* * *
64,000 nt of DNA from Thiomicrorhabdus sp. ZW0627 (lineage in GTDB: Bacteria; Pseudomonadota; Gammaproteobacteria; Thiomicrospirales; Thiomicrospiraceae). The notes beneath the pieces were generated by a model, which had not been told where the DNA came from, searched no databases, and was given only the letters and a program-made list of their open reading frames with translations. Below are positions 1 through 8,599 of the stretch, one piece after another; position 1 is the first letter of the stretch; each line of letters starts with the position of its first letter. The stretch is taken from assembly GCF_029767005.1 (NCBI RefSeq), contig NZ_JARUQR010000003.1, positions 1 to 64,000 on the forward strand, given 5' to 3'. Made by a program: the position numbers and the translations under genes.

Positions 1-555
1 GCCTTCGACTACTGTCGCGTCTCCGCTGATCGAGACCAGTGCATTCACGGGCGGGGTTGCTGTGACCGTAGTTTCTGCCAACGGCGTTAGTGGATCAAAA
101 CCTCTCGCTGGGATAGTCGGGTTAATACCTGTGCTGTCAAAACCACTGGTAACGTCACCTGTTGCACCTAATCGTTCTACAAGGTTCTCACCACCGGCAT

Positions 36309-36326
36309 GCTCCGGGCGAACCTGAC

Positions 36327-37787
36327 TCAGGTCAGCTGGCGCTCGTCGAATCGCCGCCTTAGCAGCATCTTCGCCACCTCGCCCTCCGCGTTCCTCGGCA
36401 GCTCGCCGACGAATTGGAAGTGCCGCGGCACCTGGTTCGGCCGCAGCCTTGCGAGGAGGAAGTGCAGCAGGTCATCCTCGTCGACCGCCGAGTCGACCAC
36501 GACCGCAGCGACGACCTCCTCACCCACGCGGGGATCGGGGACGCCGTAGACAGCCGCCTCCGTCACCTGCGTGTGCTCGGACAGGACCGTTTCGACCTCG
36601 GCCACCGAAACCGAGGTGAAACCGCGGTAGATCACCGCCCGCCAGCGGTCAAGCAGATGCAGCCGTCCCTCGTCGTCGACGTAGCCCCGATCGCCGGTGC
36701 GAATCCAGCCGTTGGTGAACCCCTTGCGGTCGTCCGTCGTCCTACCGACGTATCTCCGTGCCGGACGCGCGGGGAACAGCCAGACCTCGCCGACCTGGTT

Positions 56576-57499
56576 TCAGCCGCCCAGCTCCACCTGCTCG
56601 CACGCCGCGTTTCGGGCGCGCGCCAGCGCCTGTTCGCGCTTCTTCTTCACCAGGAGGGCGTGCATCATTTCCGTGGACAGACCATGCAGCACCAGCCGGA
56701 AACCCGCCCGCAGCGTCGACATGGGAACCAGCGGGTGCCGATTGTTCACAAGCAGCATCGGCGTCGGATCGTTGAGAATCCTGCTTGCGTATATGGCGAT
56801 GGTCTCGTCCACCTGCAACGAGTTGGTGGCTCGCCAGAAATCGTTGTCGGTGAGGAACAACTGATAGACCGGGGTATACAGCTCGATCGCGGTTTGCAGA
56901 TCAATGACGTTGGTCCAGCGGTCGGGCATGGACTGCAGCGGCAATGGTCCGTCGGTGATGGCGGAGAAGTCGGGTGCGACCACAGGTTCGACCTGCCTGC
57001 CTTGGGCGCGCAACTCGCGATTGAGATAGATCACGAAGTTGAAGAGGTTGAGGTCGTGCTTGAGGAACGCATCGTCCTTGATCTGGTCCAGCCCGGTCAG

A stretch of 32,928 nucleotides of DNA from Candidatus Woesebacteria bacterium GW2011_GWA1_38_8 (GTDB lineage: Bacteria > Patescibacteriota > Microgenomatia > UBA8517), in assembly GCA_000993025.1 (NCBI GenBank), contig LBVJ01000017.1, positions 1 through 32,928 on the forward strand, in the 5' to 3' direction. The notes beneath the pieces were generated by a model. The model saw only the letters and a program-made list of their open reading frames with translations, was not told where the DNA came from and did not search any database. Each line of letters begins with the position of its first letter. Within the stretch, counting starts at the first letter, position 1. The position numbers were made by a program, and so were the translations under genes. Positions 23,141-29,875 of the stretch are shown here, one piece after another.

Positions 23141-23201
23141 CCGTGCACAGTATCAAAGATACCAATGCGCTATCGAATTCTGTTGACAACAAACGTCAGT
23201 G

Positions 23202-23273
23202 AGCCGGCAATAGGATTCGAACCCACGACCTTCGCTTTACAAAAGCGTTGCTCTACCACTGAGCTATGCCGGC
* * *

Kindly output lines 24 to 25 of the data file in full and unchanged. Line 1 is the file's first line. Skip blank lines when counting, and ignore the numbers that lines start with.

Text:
Positions 23202-23273
23202 AGCCGGCAATAGGATTCGAACCCACGACCTTCGCTTTACAAAAGCGTTGCTCTACCACTGAGCTATGCCGGC